The Last Airbender Review
Craig Whittle | Phoenix, AZ | 10/22/2010
(1 out of 5 stars)
"THE LAST AIRBENDER
STARRING: Noah Ringer, Dev Patel, Nicola Peltz, Jackson Rathbone, Shaun Toub, Aasif Mandvi, Seychelle Gabriel and Cliff Curtis
WRITTEN BY: M. Night Shyamalan
DIRECTED BY: M. Night Shyamalan
Genre: Action / Fantasy
Release Date: 01 July 2010
Review Date: 22 September 2010
M. Night Shyamalan is a long, long ways away from The Sixth Sense and Signs. Between what he did with the second half of The Happening, and what he's done here with The Last Airbender - I'm in no rush to see his next film. And don't even get me started on The Village; I'd run out of ink and you'd go blind.
Noah Ringer stars as Aang; `the last Airbender.' What the hell is an Airbender you ask? Someone who can bend air. Why would someone want to bend air? To swoosh away bad guys, I guess - you tell me. Am I the only one that finds this incredibly lame? There really is no better word than lame, I promise.
The movie is filled with characters that can bend things. Earth, fire, water and air. There are never-ending segments of watching characters interact with one another, using their different bending techniques on each other. How is this entertaining? The special effects add little to no appeal to this boring plot point.
Brother and sister Sokka (Jackson Rathbone) and Katara (Nicola Peltz) find Aang early on in the film and feel a need to protect him. They need to protect him because he may or may not be `the chosen one'; prophesized to lead their people to peace when other benders using their powers to do bad, come-a-knockin'.
I can't even begin to explain the plot from there, because it was all over the place, and to be quite honest, I lost interest within the first 15 minutes. From what I could gather, at one point it was pretty clear, but then quickly becomes murky with useless added elements. Out of left field Sokka begins a romance with a princess, then she is somehow a magic fish, and that kid we all loved in Slumdog Millionaire (Dev Patel) comes into play, and tries to beat up our heroes to impress his daddy (Cliff Curtis) who is someone of great importance to the story. And the Slumdog kid's uncle is also evil, and trying to create friction between the father and son.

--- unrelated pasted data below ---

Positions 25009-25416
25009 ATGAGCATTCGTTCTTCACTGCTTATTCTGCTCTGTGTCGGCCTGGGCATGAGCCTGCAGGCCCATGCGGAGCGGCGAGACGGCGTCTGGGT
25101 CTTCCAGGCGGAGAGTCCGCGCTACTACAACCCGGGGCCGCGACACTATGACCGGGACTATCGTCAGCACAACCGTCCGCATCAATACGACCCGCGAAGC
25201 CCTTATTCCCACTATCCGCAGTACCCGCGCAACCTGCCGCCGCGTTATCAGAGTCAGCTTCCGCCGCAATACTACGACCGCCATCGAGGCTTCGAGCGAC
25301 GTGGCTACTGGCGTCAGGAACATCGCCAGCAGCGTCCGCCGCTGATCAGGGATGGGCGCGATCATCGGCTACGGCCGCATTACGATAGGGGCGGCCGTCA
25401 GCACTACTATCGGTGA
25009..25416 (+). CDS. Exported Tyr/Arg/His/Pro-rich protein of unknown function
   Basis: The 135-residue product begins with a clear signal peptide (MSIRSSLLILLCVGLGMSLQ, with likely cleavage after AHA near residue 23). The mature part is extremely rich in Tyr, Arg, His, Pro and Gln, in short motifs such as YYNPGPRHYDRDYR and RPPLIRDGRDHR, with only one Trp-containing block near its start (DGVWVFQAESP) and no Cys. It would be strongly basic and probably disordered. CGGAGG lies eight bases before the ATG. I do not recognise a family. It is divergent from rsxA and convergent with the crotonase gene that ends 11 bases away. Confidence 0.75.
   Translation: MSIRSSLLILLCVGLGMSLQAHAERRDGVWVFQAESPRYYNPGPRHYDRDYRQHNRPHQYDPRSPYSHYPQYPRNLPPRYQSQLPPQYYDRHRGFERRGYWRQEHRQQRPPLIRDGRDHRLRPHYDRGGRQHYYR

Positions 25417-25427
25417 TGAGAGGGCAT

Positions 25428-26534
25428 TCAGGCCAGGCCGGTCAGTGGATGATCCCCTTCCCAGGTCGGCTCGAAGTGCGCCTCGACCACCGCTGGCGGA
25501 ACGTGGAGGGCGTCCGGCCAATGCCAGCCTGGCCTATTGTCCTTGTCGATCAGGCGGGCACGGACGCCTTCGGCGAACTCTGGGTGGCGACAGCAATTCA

The acting is sometimes good, but is mostly bad. I don't blame any of the actors however, what with the pitiful dialogue they were given to work with. I can see how this flick will be fun for a certain age group of kids, but it's not for me.
Please tell me the cartoon it's based on is more appealing than this. And God help us, based on the end, there will be at least another installment to follow this segment of dread. I'll leave you with saying that, once upon a time... M. Night Shyamalan used to be a great story teller."